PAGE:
Increasingly and essentially now – understanding the dynamic intrinsic value is what is important to have an edge. What company is losing money today and doesn’t show up on any value screen but will increase their earnings because of predictable fundamental business operations changes tomorrow and will have a flock of “Low P/E” buyers bid up the shares en mass? Where will the future of a company not look like a simple consensus extrapolation of the past? That is the key question that must be answered now to have any hope of an edge. It also happens to be dramatically harder to do than simply being disciplined about buying bottom quartile metrics that everyone else can easily calculate.
How we are positioned and have adapted to this new more competitive paradigm is as follows:
- We can produce entrepreneurial alpha via our active engagements improving companies – the best way to predict that profits will rise and operations will improve is by taking action to cause this to be true.
- Through our experience we know the business patterns that are unsustainable and likely to lead to longer term business performance declines and systematically short the lowest quality companies. The current environment that is pushing up the valuations on all companies is excellent for providing a margin of safety on the short side. These shorts are nearly certain to have disappointing future performance and likely to be catastrophic if there is an overall business environment decline.
- Boding well for the short side: interest rates are rising, labor costs are rising, and tax deductibility of interest for highly levered companies has been limited by the new tax bill
- We are positioned market neutral to hedge away things we cannot control like the overall market trends. Given where market valuations are it seems difficult to imagine the market continuing to outperform GDP growth.
- Our positioning should provide us ample purchasing power during the next downturn to acquire good quality businesses that have temporary valuation declines. Today, we are focused on investments such as Software Motor Company (SMC, discussed in Q3 letter) that can use growth capital to accelerate performance as the cost of capital is historically incredibly cheap.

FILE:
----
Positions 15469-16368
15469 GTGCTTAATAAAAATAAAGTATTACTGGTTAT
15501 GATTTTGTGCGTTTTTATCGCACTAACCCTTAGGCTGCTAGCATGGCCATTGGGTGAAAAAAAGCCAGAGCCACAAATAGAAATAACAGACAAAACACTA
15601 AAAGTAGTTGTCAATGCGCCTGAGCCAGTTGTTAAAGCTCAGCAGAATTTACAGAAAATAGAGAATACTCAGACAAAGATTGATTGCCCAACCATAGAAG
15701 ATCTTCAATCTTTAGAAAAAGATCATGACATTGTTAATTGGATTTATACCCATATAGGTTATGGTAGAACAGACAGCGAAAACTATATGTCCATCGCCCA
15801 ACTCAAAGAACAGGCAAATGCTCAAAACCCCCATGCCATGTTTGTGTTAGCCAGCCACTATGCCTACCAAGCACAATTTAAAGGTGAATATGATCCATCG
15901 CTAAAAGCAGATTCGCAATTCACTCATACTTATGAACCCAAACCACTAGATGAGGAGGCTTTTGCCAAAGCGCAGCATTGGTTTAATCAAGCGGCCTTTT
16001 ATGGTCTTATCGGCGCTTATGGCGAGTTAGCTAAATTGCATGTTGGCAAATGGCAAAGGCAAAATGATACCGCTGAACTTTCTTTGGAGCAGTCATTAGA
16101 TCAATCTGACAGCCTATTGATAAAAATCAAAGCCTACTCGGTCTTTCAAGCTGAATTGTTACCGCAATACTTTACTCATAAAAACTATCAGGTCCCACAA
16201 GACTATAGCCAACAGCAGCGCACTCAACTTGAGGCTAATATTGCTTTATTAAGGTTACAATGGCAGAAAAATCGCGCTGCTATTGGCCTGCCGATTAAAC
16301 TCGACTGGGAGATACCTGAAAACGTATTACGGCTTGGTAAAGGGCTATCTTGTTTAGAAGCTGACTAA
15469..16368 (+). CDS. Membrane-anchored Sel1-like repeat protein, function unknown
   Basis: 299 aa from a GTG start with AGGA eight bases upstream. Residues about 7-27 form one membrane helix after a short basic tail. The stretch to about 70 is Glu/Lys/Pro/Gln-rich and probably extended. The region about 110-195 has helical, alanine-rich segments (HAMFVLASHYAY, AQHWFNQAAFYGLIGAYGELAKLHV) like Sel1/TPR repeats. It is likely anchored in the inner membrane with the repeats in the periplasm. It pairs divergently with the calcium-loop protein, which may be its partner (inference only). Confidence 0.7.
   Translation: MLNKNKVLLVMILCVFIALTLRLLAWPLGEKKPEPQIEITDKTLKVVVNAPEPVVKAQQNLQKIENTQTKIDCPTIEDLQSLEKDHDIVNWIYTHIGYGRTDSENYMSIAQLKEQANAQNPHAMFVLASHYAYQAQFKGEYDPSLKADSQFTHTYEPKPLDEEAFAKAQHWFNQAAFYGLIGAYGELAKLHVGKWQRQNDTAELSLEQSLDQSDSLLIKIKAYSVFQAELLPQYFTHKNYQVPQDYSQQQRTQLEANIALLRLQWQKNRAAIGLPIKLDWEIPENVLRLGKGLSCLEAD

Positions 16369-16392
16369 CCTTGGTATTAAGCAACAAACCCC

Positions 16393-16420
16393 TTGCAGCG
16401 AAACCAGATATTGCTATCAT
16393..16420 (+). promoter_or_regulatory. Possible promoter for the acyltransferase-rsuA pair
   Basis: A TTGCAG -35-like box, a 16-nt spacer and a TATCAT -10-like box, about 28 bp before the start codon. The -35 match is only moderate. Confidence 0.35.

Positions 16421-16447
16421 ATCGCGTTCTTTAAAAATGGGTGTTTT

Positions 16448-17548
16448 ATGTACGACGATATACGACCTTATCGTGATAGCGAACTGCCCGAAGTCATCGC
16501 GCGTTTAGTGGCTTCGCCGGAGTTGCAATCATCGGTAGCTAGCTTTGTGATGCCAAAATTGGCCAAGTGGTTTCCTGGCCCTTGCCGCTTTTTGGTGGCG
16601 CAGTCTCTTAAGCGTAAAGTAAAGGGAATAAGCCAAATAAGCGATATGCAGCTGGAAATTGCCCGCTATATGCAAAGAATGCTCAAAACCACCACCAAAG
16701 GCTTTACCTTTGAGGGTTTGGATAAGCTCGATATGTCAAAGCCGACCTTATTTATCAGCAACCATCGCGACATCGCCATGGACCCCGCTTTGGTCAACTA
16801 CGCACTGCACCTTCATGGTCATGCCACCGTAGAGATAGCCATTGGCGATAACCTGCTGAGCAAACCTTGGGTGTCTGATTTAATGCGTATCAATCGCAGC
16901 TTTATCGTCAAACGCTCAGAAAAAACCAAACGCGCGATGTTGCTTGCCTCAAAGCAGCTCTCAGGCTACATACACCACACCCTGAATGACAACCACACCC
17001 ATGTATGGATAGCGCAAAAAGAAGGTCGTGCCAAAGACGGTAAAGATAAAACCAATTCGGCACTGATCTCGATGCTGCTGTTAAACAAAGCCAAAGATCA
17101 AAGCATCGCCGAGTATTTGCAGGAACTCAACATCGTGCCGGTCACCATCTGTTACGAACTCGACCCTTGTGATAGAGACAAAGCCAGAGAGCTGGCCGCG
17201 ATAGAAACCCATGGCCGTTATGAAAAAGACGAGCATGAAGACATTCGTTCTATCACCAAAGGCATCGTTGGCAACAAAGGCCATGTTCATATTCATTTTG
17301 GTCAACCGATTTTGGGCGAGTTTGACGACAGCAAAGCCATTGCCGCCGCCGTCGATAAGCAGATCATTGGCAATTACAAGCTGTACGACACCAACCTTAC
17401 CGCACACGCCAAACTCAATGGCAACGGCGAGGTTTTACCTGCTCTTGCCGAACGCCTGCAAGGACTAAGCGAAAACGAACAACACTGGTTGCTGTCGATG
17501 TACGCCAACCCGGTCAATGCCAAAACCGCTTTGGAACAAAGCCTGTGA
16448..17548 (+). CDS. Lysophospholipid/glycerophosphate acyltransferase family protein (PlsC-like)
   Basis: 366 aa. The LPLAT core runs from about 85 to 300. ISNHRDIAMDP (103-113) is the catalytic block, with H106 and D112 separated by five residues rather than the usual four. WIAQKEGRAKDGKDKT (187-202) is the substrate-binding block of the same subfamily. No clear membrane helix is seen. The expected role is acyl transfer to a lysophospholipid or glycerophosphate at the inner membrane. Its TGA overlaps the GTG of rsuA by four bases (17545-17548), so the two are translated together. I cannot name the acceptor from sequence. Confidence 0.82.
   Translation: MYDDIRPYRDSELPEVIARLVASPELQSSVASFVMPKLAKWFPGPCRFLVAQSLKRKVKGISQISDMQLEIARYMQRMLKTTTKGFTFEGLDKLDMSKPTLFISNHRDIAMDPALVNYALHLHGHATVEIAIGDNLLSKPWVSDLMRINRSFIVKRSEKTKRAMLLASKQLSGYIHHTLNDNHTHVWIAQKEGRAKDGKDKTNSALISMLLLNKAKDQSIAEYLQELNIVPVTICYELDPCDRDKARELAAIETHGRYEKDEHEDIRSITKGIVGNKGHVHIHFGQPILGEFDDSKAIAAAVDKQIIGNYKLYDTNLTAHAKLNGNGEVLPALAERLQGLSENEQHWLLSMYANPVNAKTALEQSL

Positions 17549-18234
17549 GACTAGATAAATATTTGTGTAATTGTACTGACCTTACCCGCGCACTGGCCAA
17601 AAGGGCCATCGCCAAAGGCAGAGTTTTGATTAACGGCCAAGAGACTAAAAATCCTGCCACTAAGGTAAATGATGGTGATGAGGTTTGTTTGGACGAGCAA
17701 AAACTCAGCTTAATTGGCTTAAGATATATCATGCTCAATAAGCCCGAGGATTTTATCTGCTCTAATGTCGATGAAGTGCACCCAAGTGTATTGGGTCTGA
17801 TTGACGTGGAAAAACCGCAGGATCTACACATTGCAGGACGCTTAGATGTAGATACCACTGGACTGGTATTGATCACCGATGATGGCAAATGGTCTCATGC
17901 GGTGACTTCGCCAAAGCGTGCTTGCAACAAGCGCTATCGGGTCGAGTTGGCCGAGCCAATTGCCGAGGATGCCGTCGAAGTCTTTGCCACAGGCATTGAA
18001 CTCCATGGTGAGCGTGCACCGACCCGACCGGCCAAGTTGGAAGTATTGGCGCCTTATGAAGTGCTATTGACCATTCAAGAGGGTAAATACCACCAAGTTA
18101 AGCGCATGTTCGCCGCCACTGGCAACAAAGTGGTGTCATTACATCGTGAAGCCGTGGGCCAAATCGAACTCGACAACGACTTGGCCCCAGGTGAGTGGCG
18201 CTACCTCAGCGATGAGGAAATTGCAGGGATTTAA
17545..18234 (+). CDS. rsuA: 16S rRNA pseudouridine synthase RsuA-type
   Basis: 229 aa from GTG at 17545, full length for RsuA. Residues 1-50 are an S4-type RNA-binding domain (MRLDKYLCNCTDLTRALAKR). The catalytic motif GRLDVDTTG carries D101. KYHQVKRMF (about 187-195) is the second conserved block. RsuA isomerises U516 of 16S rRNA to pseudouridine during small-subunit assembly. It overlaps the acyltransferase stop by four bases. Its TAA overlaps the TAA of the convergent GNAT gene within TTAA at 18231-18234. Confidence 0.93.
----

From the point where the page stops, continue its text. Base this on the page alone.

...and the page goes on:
Our Owner Operator Approach and Asset Duration Alignment
I treat Meson Capital like a family office: long term and something I feel comfortable having my entire net worth managed by. Most funds are sold as an investment product with an aim of sales traction satisfying an in-vogue investor demand. Since founding in 2009, my goal has been to optimize for continuous learning and to build upon timeless and universal first principles of investing and business. Investors earn excess profits (“alpha”) as a consequence of being both correct and non-consensus – or put another way, from having a competitive advantage that others cannot easily copy. Until this year, our resources to execute our strategies have been extremely limited and have consisted merely of myself, occasionally one analyst, and self-made software tools. Despite these limitations, we have compounded 8.7% net to investors since 2014 while positioned market neutral, which is about 5% per year in excess of the much better resourced hedge funds that constitute the benchmark. Today we have 5 full time people (including myself) and highly advanced modern software and computing tools. I believe we can do much better going forward.